And beyond those rich and lasting connections with my neighbors, my table has also nurtured a strong sense of togetherness and belonging within my family. Through the years, I have found the kitchen to be the setting for so many essential components of our family's daily life. The obvious reason it is the hub of the home is the food we share, but what we do in the kitchen also affects our fitness, finances, friendships, fun and even our faith. This is where we cook, eat, gather and pray, but also where we plan events, entertain guests, stay healthy and plan how to save money.

Laura Schupp is the author of Our Newlywed Kitchen.

Passing Along the Tradition

After my daughter, Elise, left for college, the hardest part was setting the table for four instead of five. She was missed so much. We had built a strong family connection. During this time, the idea of writing a book about this crucial area — the kitchen and the family table — started swirling around in my mind.

A few years later, Elise became engaged. She desired to build a solid, lasting relationship with her future husband. At that point, I had a clear motivation to teach the bride and to bless the next generation of our family. I wanted to pass along the expertise that my mother, grandmother and aunts had passed on to me — the ability to create togetherness and belonging around the kitchen table.

Those are the reasons I wrote Our Newlywed Kitchen. This beautifully designed book is packed with ideas and inspiration for everything from kitchen basics to cost-saving meal plans and gorgeous place settings. I hope it will inspire your family, too.

—L. S.

 

This article first appeared in the April/May 2018 issue of Focus on the Family magazine and was originally titled "Cooking Up Community." If you enjoyed this article, read more like it in Focus on the Family's marriage and parenting magazine. Get this publication delivered to your home by subscribing to it for a gift of any amount.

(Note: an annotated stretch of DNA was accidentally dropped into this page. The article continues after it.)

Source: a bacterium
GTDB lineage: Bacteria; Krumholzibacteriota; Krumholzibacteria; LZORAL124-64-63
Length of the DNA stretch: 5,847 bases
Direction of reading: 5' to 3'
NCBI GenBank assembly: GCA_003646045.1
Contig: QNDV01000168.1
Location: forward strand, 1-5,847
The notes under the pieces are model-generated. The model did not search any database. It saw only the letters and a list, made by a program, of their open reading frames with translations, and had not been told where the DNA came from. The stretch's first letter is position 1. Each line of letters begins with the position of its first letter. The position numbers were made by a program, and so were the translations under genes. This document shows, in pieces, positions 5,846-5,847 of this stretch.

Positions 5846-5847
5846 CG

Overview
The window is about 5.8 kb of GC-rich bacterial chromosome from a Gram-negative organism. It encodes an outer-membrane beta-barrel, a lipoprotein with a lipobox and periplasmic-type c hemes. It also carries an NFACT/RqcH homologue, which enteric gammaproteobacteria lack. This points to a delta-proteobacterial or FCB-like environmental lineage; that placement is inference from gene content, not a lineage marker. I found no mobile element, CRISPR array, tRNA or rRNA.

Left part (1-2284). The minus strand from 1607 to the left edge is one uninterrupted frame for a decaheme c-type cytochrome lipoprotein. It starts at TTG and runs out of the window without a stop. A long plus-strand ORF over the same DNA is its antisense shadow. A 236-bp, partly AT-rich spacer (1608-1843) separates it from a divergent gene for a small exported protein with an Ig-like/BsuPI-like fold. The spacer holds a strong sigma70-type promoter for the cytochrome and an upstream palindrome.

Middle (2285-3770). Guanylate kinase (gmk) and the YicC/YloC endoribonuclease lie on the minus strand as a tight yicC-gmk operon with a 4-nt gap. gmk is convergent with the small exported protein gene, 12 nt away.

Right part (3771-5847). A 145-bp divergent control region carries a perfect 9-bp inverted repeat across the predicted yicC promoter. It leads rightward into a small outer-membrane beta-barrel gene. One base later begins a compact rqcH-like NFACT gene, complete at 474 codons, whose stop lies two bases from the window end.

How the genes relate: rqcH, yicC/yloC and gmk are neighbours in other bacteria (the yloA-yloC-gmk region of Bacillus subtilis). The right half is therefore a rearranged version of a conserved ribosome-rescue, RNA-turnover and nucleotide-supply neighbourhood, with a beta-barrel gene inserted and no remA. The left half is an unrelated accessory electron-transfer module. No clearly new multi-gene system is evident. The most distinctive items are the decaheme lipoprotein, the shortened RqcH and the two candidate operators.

© 2018 by Laura Schupp. © 2018 by Callie Daruk. © 2018 by Rohini Townsend. © 2018 by Krissey Headley-Barracks. © 2018 by Sarah Nuss. Used by permission.

Next in this Series: Food Nourishes the Heart

You Might Also Like:

  • Chores and Your Marriage

    Greg Smalley

    When you share the chores with a teammate mentality and when your goal is to out-serve each other, you can bring an end to the chore wars in your home.

  • Making Your Kitchen the Heart of Your New Marriage

    On this lighthearted broadcast, authors Laura Schupp and Erin Smalley offer helpful suggestions to brides for establishing their new home in a discussion based on Laura's book, Our Newlywed Kitchen: The Art of Cooking, Gathering and Creating Traditions

  • Roles and Chores in Marriage

    When you and your spouse fell in love and spent hours gazing into one another’s eyes, did you discuss how the two of you would divide up household chores after you married? Probably not.